The mayor noted that this year’s operating budgets contain about $748,307 in reductions to personnel costs over the prior year through the elimination or reclassification of seven municipal jobs, but also includes a 2.5% cost-of-living-adjustment for the city’s remaining employees that amounts to a financial commitment of more than $2.2 million.
However, the proposed budget contains no proposed step raises for city workers, boosts that have been given nine times since 2006.
Raises may be coming for public safety workers, though, through a proposed realignment the city’s police officer and firefighter pay and pension plan.
The detailed proposal still must be approved by the City Council, but if approved would boost public safety pay based on a police officer or firefighter’s years of service and not rank.
This was of particular concern to first-term Councilman John Faile, a retired Tuscaloosa police officer who told of getting a promotion under a prior public safety pay plan and losing a nickel off his hourly wage.
“Right now, we have people who don’t want a promotion because they’re not getting any extra money out of it,” Faile said.
Doing so could mean more than $2.4 million in its first year, if implemented on April 1 as the mayor proposes, and another $3.75 million between fiscal years 2023-2025.
The mayor pitched a way to pay for these costs, using a combination of Elevate Tuscaloosa funds – which is expected to generate $26.66 million in sales tax revenue in fiscal 2022 – along with revenues from the city’s traffic light camera network and the proceeds from two new revenue sources.
These proposed new income streams include a $1-per-ticket fee on ticketed events of more than 1,000 people where alcohol is sold, such as a concert at the Tuscaloosa Amphitheater, and a 3% fee on student-oriented housing developments of more than 200 beds.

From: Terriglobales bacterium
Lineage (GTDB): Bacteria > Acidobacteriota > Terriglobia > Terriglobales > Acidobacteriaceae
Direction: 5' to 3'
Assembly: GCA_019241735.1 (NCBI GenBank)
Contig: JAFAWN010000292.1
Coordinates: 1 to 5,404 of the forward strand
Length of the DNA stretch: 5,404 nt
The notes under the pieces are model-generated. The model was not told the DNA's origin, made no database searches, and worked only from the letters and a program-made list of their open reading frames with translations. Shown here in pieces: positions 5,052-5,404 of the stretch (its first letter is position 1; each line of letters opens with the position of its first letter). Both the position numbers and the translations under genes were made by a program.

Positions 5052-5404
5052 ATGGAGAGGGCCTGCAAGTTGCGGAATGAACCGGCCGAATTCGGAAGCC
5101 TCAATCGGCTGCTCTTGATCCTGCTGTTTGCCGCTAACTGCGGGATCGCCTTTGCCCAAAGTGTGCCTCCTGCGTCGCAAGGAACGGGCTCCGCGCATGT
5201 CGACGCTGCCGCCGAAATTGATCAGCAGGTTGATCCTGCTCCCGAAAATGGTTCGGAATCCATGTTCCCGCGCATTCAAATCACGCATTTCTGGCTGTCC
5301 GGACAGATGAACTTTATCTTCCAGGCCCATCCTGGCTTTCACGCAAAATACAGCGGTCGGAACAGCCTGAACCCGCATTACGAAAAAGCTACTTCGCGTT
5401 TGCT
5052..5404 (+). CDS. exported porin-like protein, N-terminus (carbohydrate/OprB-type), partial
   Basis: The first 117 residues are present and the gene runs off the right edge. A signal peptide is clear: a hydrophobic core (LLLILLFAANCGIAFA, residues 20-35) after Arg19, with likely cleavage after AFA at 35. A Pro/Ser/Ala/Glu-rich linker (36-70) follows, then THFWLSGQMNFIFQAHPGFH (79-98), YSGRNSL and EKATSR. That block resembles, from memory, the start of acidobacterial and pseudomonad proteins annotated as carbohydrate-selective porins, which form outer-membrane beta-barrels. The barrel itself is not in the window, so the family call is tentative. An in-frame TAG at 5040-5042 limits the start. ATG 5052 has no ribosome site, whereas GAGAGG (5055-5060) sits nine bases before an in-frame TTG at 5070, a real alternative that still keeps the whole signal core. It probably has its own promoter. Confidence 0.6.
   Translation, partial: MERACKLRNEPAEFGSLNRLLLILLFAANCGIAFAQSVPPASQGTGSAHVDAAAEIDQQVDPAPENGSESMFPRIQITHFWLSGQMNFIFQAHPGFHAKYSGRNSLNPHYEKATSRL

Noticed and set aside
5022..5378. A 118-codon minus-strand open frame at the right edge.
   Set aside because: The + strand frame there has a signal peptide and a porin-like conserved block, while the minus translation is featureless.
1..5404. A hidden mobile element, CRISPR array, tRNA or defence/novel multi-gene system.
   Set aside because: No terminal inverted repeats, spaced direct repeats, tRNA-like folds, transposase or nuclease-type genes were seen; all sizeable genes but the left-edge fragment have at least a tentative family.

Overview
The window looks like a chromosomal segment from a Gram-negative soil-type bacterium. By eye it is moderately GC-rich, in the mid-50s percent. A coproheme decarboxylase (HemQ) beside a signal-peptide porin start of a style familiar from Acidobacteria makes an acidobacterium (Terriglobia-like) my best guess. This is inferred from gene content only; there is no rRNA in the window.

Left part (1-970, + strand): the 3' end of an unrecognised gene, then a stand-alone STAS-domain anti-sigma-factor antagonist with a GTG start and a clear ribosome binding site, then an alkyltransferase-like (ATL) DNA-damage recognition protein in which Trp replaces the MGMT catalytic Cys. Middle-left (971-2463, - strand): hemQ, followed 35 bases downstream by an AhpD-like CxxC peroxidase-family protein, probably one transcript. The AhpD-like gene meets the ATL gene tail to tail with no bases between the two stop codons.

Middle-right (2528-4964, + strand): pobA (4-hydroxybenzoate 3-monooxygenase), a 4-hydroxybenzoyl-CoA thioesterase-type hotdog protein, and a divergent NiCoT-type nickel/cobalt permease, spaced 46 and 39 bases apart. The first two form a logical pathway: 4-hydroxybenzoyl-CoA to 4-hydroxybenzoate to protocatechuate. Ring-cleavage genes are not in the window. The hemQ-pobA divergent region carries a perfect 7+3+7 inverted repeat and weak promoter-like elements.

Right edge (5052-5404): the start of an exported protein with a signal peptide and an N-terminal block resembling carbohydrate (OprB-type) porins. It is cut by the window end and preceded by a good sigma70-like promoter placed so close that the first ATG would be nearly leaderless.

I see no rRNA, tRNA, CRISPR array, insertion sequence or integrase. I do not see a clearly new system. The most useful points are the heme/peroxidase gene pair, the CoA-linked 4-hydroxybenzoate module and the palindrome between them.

About 20 of these complexes already pay the 1% rental fee on proceeds generated by any rental property within Tuscaloosa, but this additional 2% fee on these properties alone could mean more than $6.8 million over the next four fiscal years, if adopted.
“We want the most well-trained and most disciplined police officer and firefighter protecting our community,” Maddox said. “You can look across the nation and see where communities have suffered from not having a well-trained, well-experienced police force.”
This, along with many other aspects of the mayor’s spending proposal, are set to be debated, discussed and likely amended over the next three weeks by the council.
Hours of budget hearings are scheduled for the next three Tuesdays – Aug. 31, Sept. 7 and Sept. 14 – before the council is set to vote on adopting the fiscal 2022 operating budgets on Sept. 21.
And Busby, a retired Marine colonel who will be overseeing the City Council’s review of the proposed municipal budget for the first time, offered a reminder to the first-term and experienced councilors alike that their decisions now will have lasting effects in the future.
“Be aware, when we make financial decisions, we are – in a way – laying groundwork for something to happen. … Just be conscious of that,” Busby said. “With each step that we do or do not do, we are laying groundwork for the next three, four or five years.
“Those are the trade-offs.”
Reach Jason Morton at firstname.lastname@example.org.